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Sony Pictures posts 'The Amazing Spider-Man 2'

May 15, 2014
Sony Pictures posts 'The Amazing Spider-Man 2'
CULVER CITY, CA — Columbia Pictures’ The Amazing Spider-Man 2 marks not only the return of the famed superhero but also the culmination of a winning collaboration between visual effects, sound and post production teams from Sony Pictures Entertainment (www.sonypictures.com).

Sony Pictures Imageworks crafted over 1,000 visual effects shots for the film and Sony Pictures Post Production provided sound, marking its first project in the Dolby Atmos format. Additionally, Colorworks performed film scanning, conforming and color grading, all in 4K. 

“Our groups have developed a close, creative partnership, aided by remarkable new technologies that allowed them to work across disciplines as one team,” says Randy Lake, executive VP and GM, digital production services. “The results are clearly evident in The Amazing Spider-Man 2, which established new standards for technical innovation.”

Working under the supervision of senior visual effects supervisor Jerome Chen, Sony Pictures Imageworks created a variety of visual effects that blend seamlessly with live-action stunts and performances. Artists created three new villains — Electro, Rhino and Goblin — and developed fully-digital CG environments representing New York’s Times Square, Manhattan skyscrapers, a next generation hydroelectric plant and an art deco-era clock tower, among many other one-off effects seen throughout the film.



The film’s sound team was led by sound supervisors/designers Addison Teague and Eric Norris, and re-recording mixers Paul Massey and David Giammarco. Working in the newly-renovated William Holden Theater on the Sony Pictures Entertainment lot, Massey and Giammarco mixed the soundtrack natively in Dolby Atmos and finished in Atmos, Auro 11.1 by Barco and 5.1 formats. At Colorworks, film dailies — amounting to more than 1.5 million feet of 35mm film — were scanned to the 4K digital format prior to editorial using DFT’s Scanity high speed film scanner. The film later returned to Colorworks for conforming (a combination of Autodesk Flame and Filmlight Baselight systems), final color grading (Baselight in 4K) and mastering in 2D and stereoscopic 3D (Baselight in 2K).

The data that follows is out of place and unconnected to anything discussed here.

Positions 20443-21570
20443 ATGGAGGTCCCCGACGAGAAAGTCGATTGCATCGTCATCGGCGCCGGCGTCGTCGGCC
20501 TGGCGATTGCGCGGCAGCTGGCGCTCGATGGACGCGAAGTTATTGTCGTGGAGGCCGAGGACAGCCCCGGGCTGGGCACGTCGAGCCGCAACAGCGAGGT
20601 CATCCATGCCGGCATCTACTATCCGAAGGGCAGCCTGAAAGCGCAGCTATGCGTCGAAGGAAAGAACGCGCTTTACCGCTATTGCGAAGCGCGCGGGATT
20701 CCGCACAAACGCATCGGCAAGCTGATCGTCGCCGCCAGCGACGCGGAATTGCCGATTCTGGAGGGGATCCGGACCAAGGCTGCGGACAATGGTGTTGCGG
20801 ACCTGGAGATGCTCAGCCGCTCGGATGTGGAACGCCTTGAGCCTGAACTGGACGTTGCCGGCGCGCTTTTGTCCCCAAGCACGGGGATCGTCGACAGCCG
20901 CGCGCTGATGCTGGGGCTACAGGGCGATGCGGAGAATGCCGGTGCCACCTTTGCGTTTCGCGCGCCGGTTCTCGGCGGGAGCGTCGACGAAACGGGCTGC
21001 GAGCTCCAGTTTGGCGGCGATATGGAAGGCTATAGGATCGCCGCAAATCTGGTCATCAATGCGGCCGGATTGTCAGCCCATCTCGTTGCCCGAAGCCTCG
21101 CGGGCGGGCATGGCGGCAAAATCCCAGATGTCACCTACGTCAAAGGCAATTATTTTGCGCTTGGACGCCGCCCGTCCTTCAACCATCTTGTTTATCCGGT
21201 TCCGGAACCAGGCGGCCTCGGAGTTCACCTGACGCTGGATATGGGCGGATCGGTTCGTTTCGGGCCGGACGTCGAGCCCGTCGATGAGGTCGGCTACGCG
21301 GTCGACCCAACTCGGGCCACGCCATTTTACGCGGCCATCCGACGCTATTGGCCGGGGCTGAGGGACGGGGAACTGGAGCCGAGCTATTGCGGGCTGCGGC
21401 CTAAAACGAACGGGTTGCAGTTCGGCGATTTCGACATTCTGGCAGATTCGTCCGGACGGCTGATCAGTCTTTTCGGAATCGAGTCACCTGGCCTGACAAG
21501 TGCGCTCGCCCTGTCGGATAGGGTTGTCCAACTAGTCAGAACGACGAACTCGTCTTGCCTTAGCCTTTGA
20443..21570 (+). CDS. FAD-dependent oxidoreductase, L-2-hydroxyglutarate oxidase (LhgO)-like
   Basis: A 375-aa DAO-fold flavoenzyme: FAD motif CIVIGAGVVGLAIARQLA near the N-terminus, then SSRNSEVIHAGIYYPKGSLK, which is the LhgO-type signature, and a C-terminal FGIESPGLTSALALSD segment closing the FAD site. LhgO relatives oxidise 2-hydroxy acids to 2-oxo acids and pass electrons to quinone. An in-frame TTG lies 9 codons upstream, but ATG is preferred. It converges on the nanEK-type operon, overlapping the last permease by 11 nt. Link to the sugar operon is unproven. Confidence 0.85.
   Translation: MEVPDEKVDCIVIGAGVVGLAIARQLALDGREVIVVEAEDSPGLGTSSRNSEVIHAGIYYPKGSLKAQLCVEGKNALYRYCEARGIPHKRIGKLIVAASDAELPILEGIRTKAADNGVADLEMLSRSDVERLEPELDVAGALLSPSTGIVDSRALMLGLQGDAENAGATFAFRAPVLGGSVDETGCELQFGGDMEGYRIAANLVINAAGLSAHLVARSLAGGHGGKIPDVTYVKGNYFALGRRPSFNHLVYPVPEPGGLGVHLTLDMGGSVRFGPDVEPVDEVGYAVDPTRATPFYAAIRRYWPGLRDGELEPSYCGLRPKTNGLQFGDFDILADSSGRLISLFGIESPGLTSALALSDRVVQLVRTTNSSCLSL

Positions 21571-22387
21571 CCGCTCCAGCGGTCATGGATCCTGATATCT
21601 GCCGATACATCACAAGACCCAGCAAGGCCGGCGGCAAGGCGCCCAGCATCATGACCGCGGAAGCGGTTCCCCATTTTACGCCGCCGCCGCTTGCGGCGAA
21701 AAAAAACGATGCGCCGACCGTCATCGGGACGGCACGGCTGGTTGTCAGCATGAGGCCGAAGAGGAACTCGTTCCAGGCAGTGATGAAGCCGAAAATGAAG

Collaboration between the teams was facilitated by Sony Pictures Entertainment’s production backbone, the studio’s own shared storage environment, made up of a combination of disk and tape technologies from several manufacturers. Original production elements, along with associated metadata — cumulatively amounting to more than 2.4 PBs — were stored on the backbone’s shared-storage environment, where it was accessible to sound and picture editors, visual effects artists and others, as needed and in appropriate file formats. The backbone also simplified delivery of elements to external visual effects vendors, who were able to access the backbone through secure, high-speed connections.



“Scanning all of the original film elements at 4K allowed us to work at the highest quality and implement a true digital workflow to the production,” explains Bill Baggelaar, senior VP of technology for Colorworks. “That saved significant time. The backbone not only provided access to data, it also tracked progress. If an editor or a visual effects artist made a change, it was quickly available to all the other members of the team, increasingly important for quick turn around on a dynamic film like The Amazing Spider-Man 2.”

The Amazing Spider-Man 2 is currently in theaters worldwide.

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